Signs of Trouble

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Two hours later when the foal hadn’t yet stood or nursed, I started to worry. The filly’s only attempts to stand were hampered by contracted tendons in both rear legs. She couldn’t plant her feet squarely, and couldn’t manage to steady herself upright. Another two hours later, I had spoken to my veterinarian, Dr. Tom Daugherty of Rood & Riddle in Lexington, Ky., and he had sent a fellow practitioner to evaluate the situation. Dr. Woodrow Friend arrived just as the new filly managed to plant all four feet for the first time.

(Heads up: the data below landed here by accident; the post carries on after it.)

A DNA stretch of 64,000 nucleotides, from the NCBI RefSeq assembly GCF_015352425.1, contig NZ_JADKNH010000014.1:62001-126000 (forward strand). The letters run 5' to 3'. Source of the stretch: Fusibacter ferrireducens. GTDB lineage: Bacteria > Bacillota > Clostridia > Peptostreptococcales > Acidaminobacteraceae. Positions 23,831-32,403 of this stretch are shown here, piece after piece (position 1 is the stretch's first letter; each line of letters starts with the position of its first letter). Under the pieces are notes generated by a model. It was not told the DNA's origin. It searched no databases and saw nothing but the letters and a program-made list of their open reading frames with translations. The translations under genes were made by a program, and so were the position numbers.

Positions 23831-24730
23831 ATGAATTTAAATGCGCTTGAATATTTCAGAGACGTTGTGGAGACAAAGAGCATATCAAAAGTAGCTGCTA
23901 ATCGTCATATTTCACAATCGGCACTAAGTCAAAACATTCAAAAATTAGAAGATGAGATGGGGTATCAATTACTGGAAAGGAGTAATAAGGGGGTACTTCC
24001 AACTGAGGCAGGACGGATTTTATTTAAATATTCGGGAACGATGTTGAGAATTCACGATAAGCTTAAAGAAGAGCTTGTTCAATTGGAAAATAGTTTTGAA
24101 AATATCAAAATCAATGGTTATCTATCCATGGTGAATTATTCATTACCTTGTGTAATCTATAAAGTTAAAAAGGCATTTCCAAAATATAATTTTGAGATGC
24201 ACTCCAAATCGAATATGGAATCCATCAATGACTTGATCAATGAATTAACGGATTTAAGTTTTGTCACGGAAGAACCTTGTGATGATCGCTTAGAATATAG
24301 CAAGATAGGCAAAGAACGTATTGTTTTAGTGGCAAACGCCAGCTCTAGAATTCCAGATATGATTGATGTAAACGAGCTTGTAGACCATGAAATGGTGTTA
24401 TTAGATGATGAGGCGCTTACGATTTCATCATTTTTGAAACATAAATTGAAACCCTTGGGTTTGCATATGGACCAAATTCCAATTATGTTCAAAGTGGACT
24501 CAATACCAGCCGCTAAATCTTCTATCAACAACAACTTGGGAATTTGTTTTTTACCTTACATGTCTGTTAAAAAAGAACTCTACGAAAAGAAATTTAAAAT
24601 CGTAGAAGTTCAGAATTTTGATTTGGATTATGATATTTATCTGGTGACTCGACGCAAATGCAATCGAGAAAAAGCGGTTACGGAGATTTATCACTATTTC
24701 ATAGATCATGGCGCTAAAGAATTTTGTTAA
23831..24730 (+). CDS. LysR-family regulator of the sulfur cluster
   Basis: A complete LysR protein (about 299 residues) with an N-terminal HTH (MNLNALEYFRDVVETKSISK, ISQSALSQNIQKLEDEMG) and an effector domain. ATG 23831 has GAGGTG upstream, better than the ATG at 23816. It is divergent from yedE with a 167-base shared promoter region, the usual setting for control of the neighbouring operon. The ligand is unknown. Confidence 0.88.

Contracted tendons

Contracted tendons prevented the filly from standing normally.

Dr. Friend urged Chris and Tabitha and me–the co-owners of the mare and foal–to release Blue and her filly in a small grass paddock outside the barn as soon as the foal had nursed. The exercise and motion would help to correct the fetlock contraction. But before that next step, the filly would need to get her first meal

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